La lumière était magique et nous étions chanceux d'avoir une vue parfaite sur l'horizon puisque les derniers jours avait été extrêmement brumeux. Notre guide a souligné la diversité de la végétation et les petits mystères de l’île, comme une croix plantée au milieu de la forêt.
Mon point de vue préféré était "La Chaloupe", qui m'a immédiatement charmée dans cette douce lumière dorée.
Après notre randonnée, nous avions du temps libre pour nous promener, pour profiter de la belle terrasse ou monter la tour du phare.
Bientôt, c'était l'heure du souper. Nous avons été gâtés avec un souper de quatre services, chaque plat étant préparé avec des ingrédients locaux et des herbes du jardin. Du pain chaud, un plateau de charcuterie et de fromages, une soupe aux carottes et gingembre, du saumon servi sur un lit de riz sauvage et un gâteau au chocolat fait maison pour le dessert.
Pendant que nous mangions, le ciel brillait dans une douzaine de couleurs. Nous avons soupé et ri pendant des heures, les joues fraîches à l'air frais, les épices du repas sur nos lèvres, nos coudes appuyés sur une table que nous partagions avec des visiteurs des quatre coins du monde qui étaient des étrangers il y a à peine quelques heures mais qui maintenant remplissaient nos verres de vin comme si nous étions de vieux amis.
Entre le café et le dernier verre de vin, l'île était recouverte d'un ciel nocturne parfait - une coupole parsemée d'étoiles qui nous faisait oublier Instagram et le boulot, ainsi que toutes les pressions du passé et du futur.
Nous nous sommes endormis facilement, épuisés par l'excitation et par tout ce que nos sens avaient ressenti. Je me suis réveillée au milieu de la nuit et j'ai souri lorsque j'ai découvert que l'électricité avait été coupée (elle est alimentée par l'énergie solaire). Je me sentais rafraîchie par le calme de cette nuit où la seule lumière était celle du phare.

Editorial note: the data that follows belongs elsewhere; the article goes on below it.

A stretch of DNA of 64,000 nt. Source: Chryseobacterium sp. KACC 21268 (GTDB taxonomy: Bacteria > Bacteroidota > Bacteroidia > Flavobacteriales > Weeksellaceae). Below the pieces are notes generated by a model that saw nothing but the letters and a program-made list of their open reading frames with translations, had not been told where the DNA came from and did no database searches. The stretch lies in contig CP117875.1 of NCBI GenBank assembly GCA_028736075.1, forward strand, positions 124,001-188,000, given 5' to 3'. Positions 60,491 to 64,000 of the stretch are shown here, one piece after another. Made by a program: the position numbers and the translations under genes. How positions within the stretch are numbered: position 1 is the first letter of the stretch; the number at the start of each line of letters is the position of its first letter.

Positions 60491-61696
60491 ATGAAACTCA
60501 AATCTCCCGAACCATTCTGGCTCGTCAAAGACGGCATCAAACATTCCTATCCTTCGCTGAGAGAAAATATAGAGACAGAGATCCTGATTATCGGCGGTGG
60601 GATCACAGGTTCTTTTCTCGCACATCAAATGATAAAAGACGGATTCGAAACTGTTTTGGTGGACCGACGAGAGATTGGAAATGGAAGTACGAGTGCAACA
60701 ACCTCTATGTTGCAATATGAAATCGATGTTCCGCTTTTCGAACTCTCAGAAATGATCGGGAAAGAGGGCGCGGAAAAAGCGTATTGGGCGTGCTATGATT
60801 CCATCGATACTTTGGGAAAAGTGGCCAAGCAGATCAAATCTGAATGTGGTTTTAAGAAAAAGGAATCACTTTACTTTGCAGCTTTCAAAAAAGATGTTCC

J'ai rejoint les mouettes à 5h du matin pour accueillir ensemble le soleil. Comme je ne suis pas très matinale, assister au coucher du soleil est beaucoup plus réaliste pour moi! Mais quel spectacle pour les sens Je me sentais totalement indigne de cette vue miraculeuse, une étrangère parmi les mouettes qui célébraient vivement la promesse de ce nouveau jour.
Duvetnor doit savoir que l’air frais et les levers du soleil nous affament! Pour remédier à cela, ils servent non pas un mais DEUX petits déjeuners! Une colation légère de fruits et de croissants frais est servi à 6h, suivi d'un brunch d'œufs et de saucisses à 8h. Entre les deux, j'ai profité du temps libre pour retourner à "La Chaloupe", où je suis restée sur les rochers à observer les oiseaux et la lumière matinale. J'aime toujours revenir aux endroits qui m'inspirent pour voir comment ils changent au fil des heures et des marées. Au seuil de ce paysage, je n'ai pas vu le temps passer.
Au moment de dire au revoir au phare et à ce paysage, j'ai senti mon coeur pincer. Je regardais les six nouveaux visiteurs débarquer, leurs yeux ronds avec le même enthousiasme qu'on avait ressenti la veille. C'était comme sortir d'un film au cinéma et vouloir s'exclamer: "C'était si bon!" mais s'abstenir pour ne rien gâcher pour eux.
En fait, il peut sembler que j'ai beaucoup partagé avec vous ici, mais j'ai été consciente de ne rien gâcher pour vous! La vérité, tout simplement, c'est que vous devez aller voir - non, ressentir - tout ça pour vous-même. Visitez le site web de Duvetnor pour toutes les informations dont vous avez besoin sur les Iles du Pot et l'Ile aux Lièvres. Suivez Duvetnor sur Facebook et Instagram pour avoir de leurs nouvelles.
Si vous réservez un séjour sur ces îles, voici 7 choses à ne pas oublier:
- Votre appareil photo
- Votre enthousiasme enfantin
- Une batterie externe (pour recharger votre téléphone la nuit sans électricité)
- Un livre ou un carnet
- Vos chaussures de randonnée
- Un coupe-vent
- Du vin
J'espère que vous avez apprécié cette visite virtuelle de cet endroit si précieux!
Connaissez-vous cette région du Québec? Aimez-vous les phares? Laissez-moi un commentaire!
De mon coeur au vôtre,
Imagine sleeping in a lighthouse on a tiny island where you feel like you are just a dot in the vast world. Imagine your ears being filled all day long with birdsong, wind and the sound of water spilling over mossy rocks. Imagine a day where your conception of time shifts to depend only on the sun and the tide, where the night sky is brighter and where your breaths are deeper than they have been in a long while.
On this little island in the middle of the St-Lawrence river in the Canadian province of Quebec, you'll be charmed by marine life and get a glimpse of what it was like to be a lighthouse keeper in the 19th century.
Across from Rivière-du-Loup, this enchanting archipelago is made up of three small islands: Le Gros Pot, Le Petit Pot and le Pot du Phare. Several other islands can be found nearby, like Hare Island (Ile aux Lièvres). The name for Brandy Pot island comes from sailors who thought the puddles of water pooled in pockets on the island's rocky shores looked like brandy.